Dividends have become increasingly important to investors, who are unable to find decent income from more usual sources, such as corporate bonds and savings accounts. Hence, investors have to move further up the risk curve to generate income from their savings. A portfolio that includes dividend yield stocks can help in solving this problem alongwith maintaining the risk profile.
Let’s look at one such stock (of many) which has provided safety with annuity
From the above table, it can be seen that the company has performed very well which has in-turn enhance its share price along with providing consistent dividends. Further, the increase in cash profits signifies that the downside is protected if something goes wrong.
Why dividend is important:-
- Dividend are actual income
- Dividend have tax advantages
- Dividend allow you to purchase more shares
A stock that can grow their dividend payments over time consistently provides compounding like no other opportunity
Sure, when you’re starting out, or in a hurry to accumulate some wealth, collecting a few percent on your cash hardly seems worth it but re-investing dividends is one of the most powerful tools available to an investor for boosting returns over time.
For anyone considering investing in dividend stocks, there are three key points to remember in relation to dividend reinvestment:
- Reinvesting Dividends produces exponential growth of investments. The money made by way of dividends attracts dividends in the future, and there is a rollover effect that compounds the return.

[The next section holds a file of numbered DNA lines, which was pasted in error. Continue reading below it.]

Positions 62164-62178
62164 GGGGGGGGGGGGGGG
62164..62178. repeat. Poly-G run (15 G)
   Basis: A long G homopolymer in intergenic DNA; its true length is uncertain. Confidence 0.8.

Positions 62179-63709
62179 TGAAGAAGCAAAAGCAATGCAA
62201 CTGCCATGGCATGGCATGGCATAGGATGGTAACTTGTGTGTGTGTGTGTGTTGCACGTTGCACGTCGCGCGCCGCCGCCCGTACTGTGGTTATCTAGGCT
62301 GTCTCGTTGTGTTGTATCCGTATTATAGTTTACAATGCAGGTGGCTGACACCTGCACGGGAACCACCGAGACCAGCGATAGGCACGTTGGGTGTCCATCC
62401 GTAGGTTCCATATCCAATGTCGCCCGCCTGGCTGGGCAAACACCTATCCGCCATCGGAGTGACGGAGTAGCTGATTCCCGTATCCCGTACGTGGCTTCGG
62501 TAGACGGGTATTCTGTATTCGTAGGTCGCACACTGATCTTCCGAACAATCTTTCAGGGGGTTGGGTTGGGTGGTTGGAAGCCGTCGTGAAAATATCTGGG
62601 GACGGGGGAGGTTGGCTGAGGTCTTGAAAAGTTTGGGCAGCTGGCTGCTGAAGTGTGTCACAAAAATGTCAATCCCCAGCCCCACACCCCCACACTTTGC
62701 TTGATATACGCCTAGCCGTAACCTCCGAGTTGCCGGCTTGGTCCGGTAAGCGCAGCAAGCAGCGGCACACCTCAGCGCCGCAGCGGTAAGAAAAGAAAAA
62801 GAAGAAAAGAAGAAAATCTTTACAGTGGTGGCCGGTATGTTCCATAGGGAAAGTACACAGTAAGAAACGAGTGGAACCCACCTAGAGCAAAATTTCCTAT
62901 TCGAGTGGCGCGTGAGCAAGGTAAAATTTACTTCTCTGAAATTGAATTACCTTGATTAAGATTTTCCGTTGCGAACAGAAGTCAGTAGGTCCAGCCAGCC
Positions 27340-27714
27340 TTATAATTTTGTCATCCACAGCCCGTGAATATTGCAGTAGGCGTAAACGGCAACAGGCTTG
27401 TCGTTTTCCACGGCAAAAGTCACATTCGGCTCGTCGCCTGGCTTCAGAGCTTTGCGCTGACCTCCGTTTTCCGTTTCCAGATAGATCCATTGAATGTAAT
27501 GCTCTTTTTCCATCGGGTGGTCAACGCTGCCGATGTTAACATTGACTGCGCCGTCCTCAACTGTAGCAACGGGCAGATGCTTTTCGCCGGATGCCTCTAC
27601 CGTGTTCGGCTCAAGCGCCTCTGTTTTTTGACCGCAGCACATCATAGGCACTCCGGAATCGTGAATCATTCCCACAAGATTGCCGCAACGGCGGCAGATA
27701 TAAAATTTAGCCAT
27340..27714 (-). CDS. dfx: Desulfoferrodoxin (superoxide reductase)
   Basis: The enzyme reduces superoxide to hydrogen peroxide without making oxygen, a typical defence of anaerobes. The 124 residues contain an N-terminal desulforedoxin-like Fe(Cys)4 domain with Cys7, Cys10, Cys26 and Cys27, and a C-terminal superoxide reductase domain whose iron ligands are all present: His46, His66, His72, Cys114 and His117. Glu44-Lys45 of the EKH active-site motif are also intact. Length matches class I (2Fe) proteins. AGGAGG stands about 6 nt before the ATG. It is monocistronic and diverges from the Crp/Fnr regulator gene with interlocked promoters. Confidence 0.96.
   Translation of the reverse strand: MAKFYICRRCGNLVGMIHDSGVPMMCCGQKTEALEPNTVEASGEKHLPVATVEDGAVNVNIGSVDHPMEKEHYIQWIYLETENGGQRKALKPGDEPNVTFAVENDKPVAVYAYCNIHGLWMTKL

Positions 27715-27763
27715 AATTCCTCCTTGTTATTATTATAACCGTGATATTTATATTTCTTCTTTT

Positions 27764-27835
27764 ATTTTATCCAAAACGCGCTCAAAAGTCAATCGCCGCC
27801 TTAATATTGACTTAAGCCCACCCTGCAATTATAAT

- To produce greater income in the future, dividend reinvestment should always be considered where dividends income is not currently required. If you take the dividend, the likelihood is that you will spend it. Reinvesting now produces greater gains over time.
- Reinvesting dividends when the stock price is depressed stores greater income potential for the future.
Time is the key
Trading stocks are all about the timing of the market but investing with a dividend reinvestment strategy benefits from the long-term approach as the effects of dividends are low for the first 10 years but become increasingly pronounced from there on.
Most of us would have heard the story of Wipro where Rs 10000 invested in 1980 would have become Rs 535 Cr by 2013. However, what one does not understand is the importance of dividends (multiply the number of shares held with a dividend for a single year say 2013) i.e. 96,00,000 shares * Rs 7/share = Rs 6.72 Cr i.e. the dividend which you would have got for that year. Over the past 33 years, one would have received Rs 118 Cr as dividends.
Conclusion: Whether investing for growth or for income in the future, reinvesting your dividends will add extra punch to the performance of your investment
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